Meal replacements have been found to produce rapid weight loss results in scientific studies, but do they actually work in real life?
This very question forms the foundations of a new research project by Flinders University Nutrition and Dietetics honours student Emilee Krollig.
During the next six months Ms Krollig will interview about 30 South Australian women aged 18-65 who have used, or are currently using, meal replacement programs such as Optifast, Bodytrim and Celebrity Slim to lose weight.
The research will explore consumers’ perceptions of meal replacements and their experiences throughout their respective weight loss regimes to better understand the benefits and drawbacks of these widely-used products.
“A meal replacement is typically a shake, bar or soup designed as a substitute for a meal, usually with controlled quantities of energy and nutrients to promote weight loss,” Ms Krollig said.
“As meal replacement programs are very intensive, often requiring the participant to replace as many as all three daily meals, it is difficult to comply and this impacts weight loss,” she said.
“Therefore we want to find out how these programs affect consumers’ day-to-day lives, including their interactions and relationships with other people, how they feel while they’re on the program and whether they stick to it.”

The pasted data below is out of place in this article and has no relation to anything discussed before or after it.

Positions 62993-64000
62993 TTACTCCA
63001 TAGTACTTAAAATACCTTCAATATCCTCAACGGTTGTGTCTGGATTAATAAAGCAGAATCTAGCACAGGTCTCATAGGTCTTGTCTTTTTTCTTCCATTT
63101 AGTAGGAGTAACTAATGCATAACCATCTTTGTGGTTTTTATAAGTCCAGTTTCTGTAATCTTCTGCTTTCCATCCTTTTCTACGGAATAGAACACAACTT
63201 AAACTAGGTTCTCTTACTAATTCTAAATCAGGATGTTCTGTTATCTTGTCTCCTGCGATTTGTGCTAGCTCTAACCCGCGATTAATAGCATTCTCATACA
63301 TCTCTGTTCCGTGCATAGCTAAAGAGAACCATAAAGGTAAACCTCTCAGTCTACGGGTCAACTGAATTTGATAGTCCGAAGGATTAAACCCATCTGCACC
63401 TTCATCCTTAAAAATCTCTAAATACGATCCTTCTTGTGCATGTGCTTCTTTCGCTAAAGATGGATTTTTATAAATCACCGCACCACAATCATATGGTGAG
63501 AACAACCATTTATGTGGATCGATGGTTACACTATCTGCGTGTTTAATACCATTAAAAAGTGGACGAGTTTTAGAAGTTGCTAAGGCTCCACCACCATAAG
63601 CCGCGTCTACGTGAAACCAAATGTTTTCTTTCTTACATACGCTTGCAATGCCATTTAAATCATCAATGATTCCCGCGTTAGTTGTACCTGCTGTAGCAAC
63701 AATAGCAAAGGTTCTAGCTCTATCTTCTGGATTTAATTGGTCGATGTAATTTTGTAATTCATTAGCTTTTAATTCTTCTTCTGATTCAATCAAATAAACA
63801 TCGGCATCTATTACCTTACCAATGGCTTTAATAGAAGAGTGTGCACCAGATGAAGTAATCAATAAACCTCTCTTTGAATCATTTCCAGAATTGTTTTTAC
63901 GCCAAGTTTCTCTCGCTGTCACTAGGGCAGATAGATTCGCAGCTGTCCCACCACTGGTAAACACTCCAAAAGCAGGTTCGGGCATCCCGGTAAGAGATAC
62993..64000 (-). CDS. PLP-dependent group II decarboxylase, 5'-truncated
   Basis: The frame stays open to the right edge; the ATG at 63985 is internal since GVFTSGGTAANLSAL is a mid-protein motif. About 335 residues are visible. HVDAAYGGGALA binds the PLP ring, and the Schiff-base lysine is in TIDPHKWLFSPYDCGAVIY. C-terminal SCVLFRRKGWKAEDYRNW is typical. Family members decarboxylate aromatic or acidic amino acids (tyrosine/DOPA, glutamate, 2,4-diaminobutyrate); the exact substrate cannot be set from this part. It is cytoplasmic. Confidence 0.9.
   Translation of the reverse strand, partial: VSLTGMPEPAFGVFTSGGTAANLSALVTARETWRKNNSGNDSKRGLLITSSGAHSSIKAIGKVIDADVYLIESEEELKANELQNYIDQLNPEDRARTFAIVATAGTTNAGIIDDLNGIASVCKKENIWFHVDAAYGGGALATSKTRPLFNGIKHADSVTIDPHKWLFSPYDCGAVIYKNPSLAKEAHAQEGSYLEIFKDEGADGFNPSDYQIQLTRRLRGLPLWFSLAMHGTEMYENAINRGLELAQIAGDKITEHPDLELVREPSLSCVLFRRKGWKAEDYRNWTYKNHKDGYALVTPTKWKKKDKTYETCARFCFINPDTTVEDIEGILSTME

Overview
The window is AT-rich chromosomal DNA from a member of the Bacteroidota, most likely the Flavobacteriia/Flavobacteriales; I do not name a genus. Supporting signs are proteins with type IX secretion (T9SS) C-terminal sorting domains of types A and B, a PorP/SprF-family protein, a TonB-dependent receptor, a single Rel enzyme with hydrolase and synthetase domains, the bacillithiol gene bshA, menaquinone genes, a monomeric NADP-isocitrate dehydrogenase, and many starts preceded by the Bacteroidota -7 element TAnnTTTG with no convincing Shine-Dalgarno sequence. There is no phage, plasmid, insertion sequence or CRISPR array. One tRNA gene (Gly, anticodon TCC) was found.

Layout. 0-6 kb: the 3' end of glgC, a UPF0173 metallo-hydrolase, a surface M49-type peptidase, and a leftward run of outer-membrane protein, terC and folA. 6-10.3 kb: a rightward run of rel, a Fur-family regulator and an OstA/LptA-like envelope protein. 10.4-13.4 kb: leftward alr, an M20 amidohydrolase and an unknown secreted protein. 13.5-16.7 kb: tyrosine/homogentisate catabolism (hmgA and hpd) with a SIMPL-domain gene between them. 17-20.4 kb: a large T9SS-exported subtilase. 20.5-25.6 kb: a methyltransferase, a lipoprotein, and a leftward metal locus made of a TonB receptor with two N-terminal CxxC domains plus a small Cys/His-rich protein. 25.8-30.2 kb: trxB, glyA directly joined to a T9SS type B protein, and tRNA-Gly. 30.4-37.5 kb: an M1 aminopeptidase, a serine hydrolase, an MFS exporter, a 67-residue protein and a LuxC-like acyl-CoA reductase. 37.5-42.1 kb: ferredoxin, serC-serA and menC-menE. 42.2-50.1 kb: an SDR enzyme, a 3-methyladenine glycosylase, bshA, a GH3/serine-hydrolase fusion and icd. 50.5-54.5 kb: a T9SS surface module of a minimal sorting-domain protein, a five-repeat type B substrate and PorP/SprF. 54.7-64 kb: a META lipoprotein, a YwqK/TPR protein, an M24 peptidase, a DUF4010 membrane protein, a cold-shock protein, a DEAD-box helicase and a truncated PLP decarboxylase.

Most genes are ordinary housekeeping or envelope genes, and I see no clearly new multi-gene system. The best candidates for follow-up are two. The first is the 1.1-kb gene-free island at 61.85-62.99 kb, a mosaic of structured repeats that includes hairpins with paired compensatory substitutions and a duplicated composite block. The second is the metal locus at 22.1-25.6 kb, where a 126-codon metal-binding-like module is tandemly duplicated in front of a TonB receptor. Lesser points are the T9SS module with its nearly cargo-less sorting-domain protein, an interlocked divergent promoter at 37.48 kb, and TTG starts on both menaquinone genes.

While scientific evidence shows meal replacements are a successful weight loss strategy in a controlled research setting, Ms Krollig said their actual benefits in “real life” were poorly understood.
“Most of the published studies look at the weight loss or nutritional content but they haven’t asked consumers about how they feel while using them.
“From a weight loss and nutritional perspective, the scientific evidence shows they do work but we want to see how well these regimes apply to real life.
“There are lots of weight loss strategies out there and a lot of highly-publicised options so as dietitians we need to know how our clients find using them so we know we’re recommending the best and most suitable option.”
Ms Krollig said the findings could potentially be used to inform wider studies involving males as well people who are using meal replacements to lose weight for bariatric surgery.
Women aged 18-65 who have used or are currently using meal replacements and are interested in taking part in the study can email Ms Krollig for more information, by the beginning of December.